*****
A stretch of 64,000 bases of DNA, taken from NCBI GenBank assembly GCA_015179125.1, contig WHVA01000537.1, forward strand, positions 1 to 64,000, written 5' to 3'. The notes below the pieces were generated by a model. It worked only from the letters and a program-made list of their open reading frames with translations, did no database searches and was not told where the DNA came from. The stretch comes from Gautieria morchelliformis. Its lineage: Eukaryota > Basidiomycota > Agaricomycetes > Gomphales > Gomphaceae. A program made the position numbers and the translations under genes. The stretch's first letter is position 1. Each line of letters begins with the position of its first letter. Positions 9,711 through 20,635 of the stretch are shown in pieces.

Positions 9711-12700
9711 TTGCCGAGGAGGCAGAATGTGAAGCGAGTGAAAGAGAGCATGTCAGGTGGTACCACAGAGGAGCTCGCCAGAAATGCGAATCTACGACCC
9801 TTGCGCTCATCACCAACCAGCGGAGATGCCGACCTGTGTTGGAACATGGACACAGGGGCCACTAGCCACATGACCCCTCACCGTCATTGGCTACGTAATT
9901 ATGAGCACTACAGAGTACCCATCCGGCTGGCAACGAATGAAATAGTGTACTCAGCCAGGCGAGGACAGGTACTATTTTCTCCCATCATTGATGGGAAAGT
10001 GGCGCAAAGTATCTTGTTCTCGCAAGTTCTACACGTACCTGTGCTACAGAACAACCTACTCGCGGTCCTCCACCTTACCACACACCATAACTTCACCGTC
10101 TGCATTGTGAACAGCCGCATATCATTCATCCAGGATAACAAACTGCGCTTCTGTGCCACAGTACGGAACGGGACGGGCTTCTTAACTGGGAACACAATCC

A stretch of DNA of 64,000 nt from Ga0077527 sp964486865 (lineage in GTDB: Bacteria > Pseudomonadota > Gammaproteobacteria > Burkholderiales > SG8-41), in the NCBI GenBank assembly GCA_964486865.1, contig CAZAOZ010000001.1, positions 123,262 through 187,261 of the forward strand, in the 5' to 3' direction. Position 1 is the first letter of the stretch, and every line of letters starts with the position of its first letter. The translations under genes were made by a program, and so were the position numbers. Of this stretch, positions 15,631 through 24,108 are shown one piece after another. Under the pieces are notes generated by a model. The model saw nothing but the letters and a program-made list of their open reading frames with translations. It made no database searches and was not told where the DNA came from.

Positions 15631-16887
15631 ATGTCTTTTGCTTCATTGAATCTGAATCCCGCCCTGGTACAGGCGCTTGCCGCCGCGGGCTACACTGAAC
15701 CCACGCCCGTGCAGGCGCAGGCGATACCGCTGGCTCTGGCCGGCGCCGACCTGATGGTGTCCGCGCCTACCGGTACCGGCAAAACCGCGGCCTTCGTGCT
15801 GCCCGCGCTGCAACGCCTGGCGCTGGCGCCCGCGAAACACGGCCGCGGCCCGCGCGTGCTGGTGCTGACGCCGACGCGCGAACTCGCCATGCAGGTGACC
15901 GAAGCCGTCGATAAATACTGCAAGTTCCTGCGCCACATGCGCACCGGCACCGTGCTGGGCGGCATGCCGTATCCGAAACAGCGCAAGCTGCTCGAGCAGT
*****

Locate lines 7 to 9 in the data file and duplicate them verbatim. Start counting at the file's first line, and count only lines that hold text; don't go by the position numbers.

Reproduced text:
10101 TGCATTGTGAACAGCCGCATATCATTCATCCAGGATAACAAACTGCGCTTCTGTGCCACAGTACGGAACGGGACGGGCTTCTTAACTGGGAACACAATCC

A stretch of DNA of 64,000 nt from Ga0077527 sp964486865 (lineage in GTDB: Bacteria > Pseudomonadota > Gammaproteobacteria > Burkholderiales > SG8-41), in the NCBI GenBank assembly GCA_964486865.1, contig CAZAOZ010000001.1, positions 123,262 through 187,261 of the forward strand, in the 5' to 3' direction. Position 1 is the first letter of the stretch, and every line of letters starts with the position of its first letter. The translations under genes were made by a program, and so were the position numbers. Of this stretch, positions 15,631 through 24,108 are shown one piece after another. Under the pieces are notes generated by a model. The model saw nothing but the letters and a program-made list of their open reading frames with translations. It made no database searches and was not told where the DNA came from.

Positions 15631-16887